Details of Bombardier’s New Aftermarket Plan
Bombardier is rolling out a new aftermarket plan that places a bigger emphasis on an aircraft’s entire lifecycle—including offering used service material and teardowns.
This is a departure not only for the OEM but for most aviation and car manufacturers. “The traditional sweet spot for OEM involvement is on younger aircraft. You’d see that in the automotive industry as well, because younger cars tend to go to the dealership more than older cars,” says Jean-Christophe Gallagher, Bombardier’s executive vice president, services and support, and customer strategy.
To support the whole lifecycle for its aircraft—about 5,000 of which are flying—Bombardier is in the process of expanding its global service network by 50% in the next 18 months. It is enlarging or making changes to its facilities in the U.S. (Miami Opa Locka Airport), Europe (London Biggin Hill Airport and Berlin Schoenefeld), Singapore (Singapore Seletar) and Australia (Melbourne Essendon Airport). That expansion will allow it to simultaneously service 300 aircraft within its network—and “be more active in some areas of the lifecycle that we were not as active in before,” such as refurbishment, pre-owned inspections and aircraft teardowns, says Gallagher.
“The reason why I’m so interested in this is because there are great opportunities for airplanes later in life that have a perfectly good airframe and perfectly good engines but have dated connectivity systems or interiors. Or planes just need a fresh coat of paint. We want to take those older planes and refurbish and upgrade them to add value to the aging fleet,” says Gallagher.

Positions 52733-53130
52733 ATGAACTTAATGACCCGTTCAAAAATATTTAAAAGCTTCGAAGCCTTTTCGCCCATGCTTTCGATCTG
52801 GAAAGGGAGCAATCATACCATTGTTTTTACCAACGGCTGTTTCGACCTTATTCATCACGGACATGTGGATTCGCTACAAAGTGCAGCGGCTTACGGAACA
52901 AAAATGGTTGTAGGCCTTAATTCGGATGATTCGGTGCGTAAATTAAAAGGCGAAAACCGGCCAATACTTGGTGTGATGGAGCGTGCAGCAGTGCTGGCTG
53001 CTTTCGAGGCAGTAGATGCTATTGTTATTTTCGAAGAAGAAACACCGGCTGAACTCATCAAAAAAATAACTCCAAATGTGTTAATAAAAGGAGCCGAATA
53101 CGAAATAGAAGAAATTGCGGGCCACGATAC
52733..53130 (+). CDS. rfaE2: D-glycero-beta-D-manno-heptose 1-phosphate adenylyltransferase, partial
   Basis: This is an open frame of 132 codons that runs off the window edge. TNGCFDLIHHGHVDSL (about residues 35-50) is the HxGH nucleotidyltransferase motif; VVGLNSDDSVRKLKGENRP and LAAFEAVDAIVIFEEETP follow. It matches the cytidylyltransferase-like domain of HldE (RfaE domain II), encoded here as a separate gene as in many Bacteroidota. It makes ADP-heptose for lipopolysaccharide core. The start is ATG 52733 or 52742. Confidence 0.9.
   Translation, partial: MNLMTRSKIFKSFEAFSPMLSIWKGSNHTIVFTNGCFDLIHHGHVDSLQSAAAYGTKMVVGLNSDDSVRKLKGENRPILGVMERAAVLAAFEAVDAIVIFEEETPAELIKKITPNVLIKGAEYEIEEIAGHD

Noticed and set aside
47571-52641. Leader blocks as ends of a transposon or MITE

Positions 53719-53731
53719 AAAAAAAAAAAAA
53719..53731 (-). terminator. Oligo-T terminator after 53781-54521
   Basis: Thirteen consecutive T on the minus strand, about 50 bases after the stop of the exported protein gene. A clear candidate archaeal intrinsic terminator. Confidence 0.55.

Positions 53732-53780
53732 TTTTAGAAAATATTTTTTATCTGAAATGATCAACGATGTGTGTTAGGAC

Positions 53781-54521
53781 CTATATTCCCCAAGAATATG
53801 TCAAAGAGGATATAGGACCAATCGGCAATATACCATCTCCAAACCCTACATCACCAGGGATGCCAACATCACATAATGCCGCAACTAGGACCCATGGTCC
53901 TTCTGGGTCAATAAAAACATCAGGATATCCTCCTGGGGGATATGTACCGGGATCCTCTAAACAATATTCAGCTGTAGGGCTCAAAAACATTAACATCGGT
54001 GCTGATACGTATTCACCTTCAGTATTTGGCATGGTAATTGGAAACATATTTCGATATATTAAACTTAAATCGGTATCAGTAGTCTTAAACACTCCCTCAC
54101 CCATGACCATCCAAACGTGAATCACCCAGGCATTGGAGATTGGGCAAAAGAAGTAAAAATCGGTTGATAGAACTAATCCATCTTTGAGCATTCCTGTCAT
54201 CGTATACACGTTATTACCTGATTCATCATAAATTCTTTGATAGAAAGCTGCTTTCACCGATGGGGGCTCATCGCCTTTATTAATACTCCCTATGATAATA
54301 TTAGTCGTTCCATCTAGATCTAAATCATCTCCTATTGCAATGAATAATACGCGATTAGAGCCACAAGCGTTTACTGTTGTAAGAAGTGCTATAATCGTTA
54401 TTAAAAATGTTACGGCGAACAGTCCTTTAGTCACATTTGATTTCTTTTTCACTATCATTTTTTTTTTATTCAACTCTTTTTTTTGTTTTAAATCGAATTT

Expect the OEM to refurbish and retrofit more pre-owned Bombardier aircraft as its network of MRO facilities expands.
For customers with the oldest aircraft, aircraft teardowns provide lower-cost used rotable parts for its service center network but also provide “an opportunity for us to be in a conversation with customers for the replacement product now that the asset is no longer interesting to them,” Gallagher says. “For us, this involvement across the ownership lifecycle isn’t always a direct business opportunity for the aftermarket but it is good business practice to be involved as a company throughout the chain of experiences that a customer could have.” He expects other OEMs to soon follow this model.
In addition to investing in its MRO infrastructure, Bombardier also is investing in digital infrastructure. It is offering a free retrofit of its SmartLinks Plus aircraft health monitoring program to Global and Challenger customers. The retrofit allows the aircraft to be connected to Bombardier via a live link as they operate so Bombardier can troubleshoot or send a part faster if an issue arises. Gallagher says it is booking retrofits for the Western Hemisphere summer.
He expects the combination of building the physical and digital infrastructure “will bring a whole new level of customer satisfaction in operating a Bombardier product.”
Bombardier plans to grow its aftermarket share from 30% of the total worldwide market for its jets to 50% in 2025. From a revenue standpoint, this equates to expanding the aftermarket business to $2 billion in four years from $1.2 billion in 2019.
Bombardier sold its Transportation business to Alstrom on Jan. 29, making it now solely focused on business aviation.